Building Bulletins are somewhat of an esoteric area of education policy. Nonetheless they are an important one and over the years have helped shape policy on school design and architecture. They haven’t always got it right, and there is always a tension between design standards and the cost of building a new school. Indeed, some local authorities have space standards for new schools that are more demanding that those issued by the government. But, they have been an important part of our education policy agenda for as long as I can remember.
Indeed, my first fieldtrip as a lecturer way back in the early 1980s was with a group of MA students, from the now University of Worcester, to interview then then head of Architects and Building Branch at the DES, located as it was in those days in a 1960s office block adjacent to Waterloo Station.
Now, I don’t often pray in aid the Daily Mail or the Mail on Sunday in this blog, but they seem to have unearthed an important story about the government downgrading the need for fire sprinkler systems in new schools to be built in the future http://www.dailymail.co.uk/news/article-3761631/You-putting-children-s-lives-risk-Safety-storm-Ministers-drop-requirements-fire-sprinklers-fitted-new-schools.html This at the end of a week when a secondary school in Sussex was partly gutted by a fire.
Arson of school buildings, although not as prevalent as a few years ago, remains a risk to school, especially as the new school year approaches. Sprinklers, at least to the standard of protect the building, can play an important part in reducing fire damage. There is a higher, and presumably more costly standard of protecting lives that would presumably only apply to boarding premises in schools as most schools can easily be evacuated, and fires, especially arson, often start when the school is empty.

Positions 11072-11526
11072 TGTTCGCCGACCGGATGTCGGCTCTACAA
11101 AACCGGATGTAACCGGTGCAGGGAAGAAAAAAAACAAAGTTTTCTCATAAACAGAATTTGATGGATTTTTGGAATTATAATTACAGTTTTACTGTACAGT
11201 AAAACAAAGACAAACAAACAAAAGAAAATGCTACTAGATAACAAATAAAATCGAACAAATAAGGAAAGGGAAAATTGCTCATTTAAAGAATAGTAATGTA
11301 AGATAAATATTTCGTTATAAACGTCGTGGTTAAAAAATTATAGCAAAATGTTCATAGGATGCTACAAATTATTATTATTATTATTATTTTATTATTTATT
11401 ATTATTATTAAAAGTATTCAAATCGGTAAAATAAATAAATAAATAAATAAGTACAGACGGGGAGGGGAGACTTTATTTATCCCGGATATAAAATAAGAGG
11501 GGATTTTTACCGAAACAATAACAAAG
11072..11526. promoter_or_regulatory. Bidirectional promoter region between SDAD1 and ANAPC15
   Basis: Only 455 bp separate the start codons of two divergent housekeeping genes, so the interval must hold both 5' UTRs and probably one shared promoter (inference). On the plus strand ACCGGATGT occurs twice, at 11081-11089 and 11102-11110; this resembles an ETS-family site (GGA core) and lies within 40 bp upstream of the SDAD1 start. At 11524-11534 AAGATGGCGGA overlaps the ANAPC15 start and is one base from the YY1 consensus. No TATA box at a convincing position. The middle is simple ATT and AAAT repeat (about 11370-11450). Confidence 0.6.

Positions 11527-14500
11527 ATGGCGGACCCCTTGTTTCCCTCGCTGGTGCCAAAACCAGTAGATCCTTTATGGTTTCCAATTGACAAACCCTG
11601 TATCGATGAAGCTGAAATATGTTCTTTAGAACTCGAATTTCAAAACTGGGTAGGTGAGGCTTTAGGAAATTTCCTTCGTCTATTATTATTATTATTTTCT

If the change to Building Bulletin 100, issued by the Labour government in 2007, is true and there will be no need for sprinkler systems to be fitted in new schools that seems a short-sighted move to me. However, the government will increasingly have to bear the cost of any fire damage as academies will be their responsibility and not under the oversight of local authorities, so presumably someone has decided that the cost of either higher insurance premiums for the greater risk of a building without a sprinkler system or the re-building cost outweighs the cost of installing systems in all news schools funded by the DfE through the Funding Agency.
Personally, I think this a short-sighted decision that doesn’t take into account the personal costs involved in a fire that destroys a school and all the work of pupils and staff it contains. Water damage, although bad, is half as destructive as a school gutted by a fire. I would urge everyone that reads this blog to follow-up on this story and question the appropriateness of the decision. After all, we don’t want to see arson levels return to where they were in the bad old days.